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  #1  
Old 19-08-2015, 06:40 PM
Bob Walton Bob Walton is offline
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Default Sparrowhawk question

Hi lads, collected this female Spar with an injured wing last night. She is eating well and weighed 251 grams on arrival. She is now in seclusion and hopefully will be returned back to the wild. My question is, can anyone tell me whether it's a juvenile or adult bird? I noticed that her two central deck feathers are not yet fully grown. One is about half way down and the other one is no more than an inch long which leads me to believe she may be an adult just finishing her moult. Any thoughts? Cheers
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  #2  
Old 19-08-2015, 06:44 PM
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RunningDog01 RunningDog01 is offline
Lucy
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Default Re: Sparrowhawk question

I would say she is over 3 years by how orange her eyes are but might be wrong
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  #3  
Old 19-08-2015, 06:45 PM
jimmy doyle jimmy doyle is offline
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Default Re: Sparrowhawk question

Defo adult bird pal .can tell by how deep the eye colour is ,
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  #4  
Old 19-08-2015, 08:14 PM
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Sean D Sean D is offline
Sean Donnelly
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Default Re: Sparrowhawk question

As already mentioned she is an adult, what wing damage has she got, anything broken and her outlook will be very bleak
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Old 19-08-2015, 10:19 PM
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Richard Newton Richard Newton is offline
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Default Re: Sparrowhawk question

I would inform your local wildlife officer asap to ensure there is no misunderstanding here at a later stage as to how you aquired the bird and the fact that your intentions are to return the bird to the wild within a realistic time frame . Best practice would also be to get a note from the " finder " of the bird

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Originally Posted by Richard Newton View Post
I would inform your local wildlife officer asap to ensure there is no misunderstanding here at a later stage as to how you aquired the bird and the fact that your intentions are to return the bird to the wild within a realistic time frame . Best practice would also be to get a note from the " finder " of the bird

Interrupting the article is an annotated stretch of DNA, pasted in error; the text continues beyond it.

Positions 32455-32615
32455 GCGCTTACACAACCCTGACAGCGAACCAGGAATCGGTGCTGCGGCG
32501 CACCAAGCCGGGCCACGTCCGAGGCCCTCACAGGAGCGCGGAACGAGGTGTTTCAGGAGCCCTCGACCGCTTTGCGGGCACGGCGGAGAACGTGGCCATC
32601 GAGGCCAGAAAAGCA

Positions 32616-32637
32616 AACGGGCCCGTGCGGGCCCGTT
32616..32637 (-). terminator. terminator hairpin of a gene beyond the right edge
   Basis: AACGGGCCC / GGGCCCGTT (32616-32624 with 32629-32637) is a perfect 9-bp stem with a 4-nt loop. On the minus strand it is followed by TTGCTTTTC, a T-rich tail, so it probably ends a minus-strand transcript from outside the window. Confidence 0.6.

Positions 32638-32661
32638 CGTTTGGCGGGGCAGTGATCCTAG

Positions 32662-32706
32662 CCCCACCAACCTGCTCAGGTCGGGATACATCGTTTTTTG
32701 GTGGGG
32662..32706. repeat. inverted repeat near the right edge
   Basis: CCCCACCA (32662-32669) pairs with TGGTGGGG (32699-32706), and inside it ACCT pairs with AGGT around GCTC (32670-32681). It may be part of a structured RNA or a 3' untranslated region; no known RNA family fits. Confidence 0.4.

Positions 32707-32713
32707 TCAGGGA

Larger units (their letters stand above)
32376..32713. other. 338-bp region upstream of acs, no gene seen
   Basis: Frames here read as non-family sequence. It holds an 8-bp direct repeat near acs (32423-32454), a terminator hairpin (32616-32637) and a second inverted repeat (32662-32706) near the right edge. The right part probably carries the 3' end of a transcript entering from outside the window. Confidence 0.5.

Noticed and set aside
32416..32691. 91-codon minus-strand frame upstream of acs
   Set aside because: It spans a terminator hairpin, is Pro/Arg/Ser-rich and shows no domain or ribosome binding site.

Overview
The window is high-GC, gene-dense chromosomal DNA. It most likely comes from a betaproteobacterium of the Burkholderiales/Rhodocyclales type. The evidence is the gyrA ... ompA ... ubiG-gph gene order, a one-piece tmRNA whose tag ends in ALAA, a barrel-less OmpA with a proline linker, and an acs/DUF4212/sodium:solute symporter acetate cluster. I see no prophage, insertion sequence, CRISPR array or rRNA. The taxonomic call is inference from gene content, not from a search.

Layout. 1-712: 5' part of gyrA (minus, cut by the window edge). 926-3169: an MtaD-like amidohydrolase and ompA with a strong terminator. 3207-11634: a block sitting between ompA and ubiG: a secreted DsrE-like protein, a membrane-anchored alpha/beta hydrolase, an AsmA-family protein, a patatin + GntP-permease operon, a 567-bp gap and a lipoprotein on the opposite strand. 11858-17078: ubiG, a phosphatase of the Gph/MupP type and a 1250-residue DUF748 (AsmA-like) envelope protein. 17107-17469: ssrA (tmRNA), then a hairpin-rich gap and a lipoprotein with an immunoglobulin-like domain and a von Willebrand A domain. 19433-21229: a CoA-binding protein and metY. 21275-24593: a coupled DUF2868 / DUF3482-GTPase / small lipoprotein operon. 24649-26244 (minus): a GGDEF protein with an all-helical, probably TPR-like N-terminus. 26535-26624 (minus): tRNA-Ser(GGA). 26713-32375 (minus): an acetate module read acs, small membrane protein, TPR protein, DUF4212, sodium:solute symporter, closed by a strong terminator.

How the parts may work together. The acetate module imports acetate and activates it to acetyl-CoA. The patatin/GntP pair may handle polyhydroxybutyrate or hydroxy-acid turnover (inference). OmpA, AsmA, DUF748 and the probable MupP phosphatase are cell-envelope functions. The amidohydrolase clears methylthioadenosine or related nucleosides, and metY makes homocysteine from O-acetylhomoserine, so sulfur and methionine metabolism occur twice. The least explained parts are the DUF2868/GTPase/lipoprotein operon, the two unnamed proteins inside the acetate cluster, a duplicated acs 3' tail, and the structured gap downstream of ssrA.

PS just noticed you are in Ireland and I am aware the legislation is different there . What I have states above would be true in England and I think all the UK but not sure about Eire.
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  #6  
Old 20-08-2015, 06:30 AM
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AndyHawks AndyHawks is offline
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Default Re: Sparrowhawk question

Adult.
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  #7  
Old 20-08-2015, 07:40 AM
TomOlivia TomOlivia is offline
Michael Calvin
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Default Re: Sparrowhawk question

As already confirmed she's an older bird and probably a breeder. These birds, having gotten thus far in life should go back to the wild as soon as you think she's fit and ready. In the mean time, get good quality food through the chute, she'll need it.

Good job Mate, Michael
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  #8  
Old 20-08-2015, 08:35 AM
Bob Walton Bob Walton is offline
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Default Re: Sparrowhawk question

Thanks for your replies lads. I've already been in touch with the wildlife dept and applied for a temporary holding licence. Off down to Keith's this morning to collect some wood pigeons for her. Checked on her earlier and she appears very calm, hopefully we'll have a happy ending for her.
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  #9  
Old 20-08-2015, 09:55 AM
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Afn Afn is offline
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Default Re: Sparrowhawk question

Good luck with her mate
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  #10  
Old 21-08-2015, 11:16 AM
Bob Walton Bob Walton is offline
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Default Re: Sparrowhawk question

Took the Sparrowhawk to my local vet yesterday for an x-ray and unfortunately she has a broken bone in her upper wing. My vet said she wasn't experienced enough with small birds to carry out the operation. Heading up to Dublin (250 mile round trip) this afternoon to a specialist vet who is going to do the surgery and hopefully pin the bone back together. Whether she will ever be released back into the wild remains to be seen now but whatever the outcome is, she cannot be left like this.
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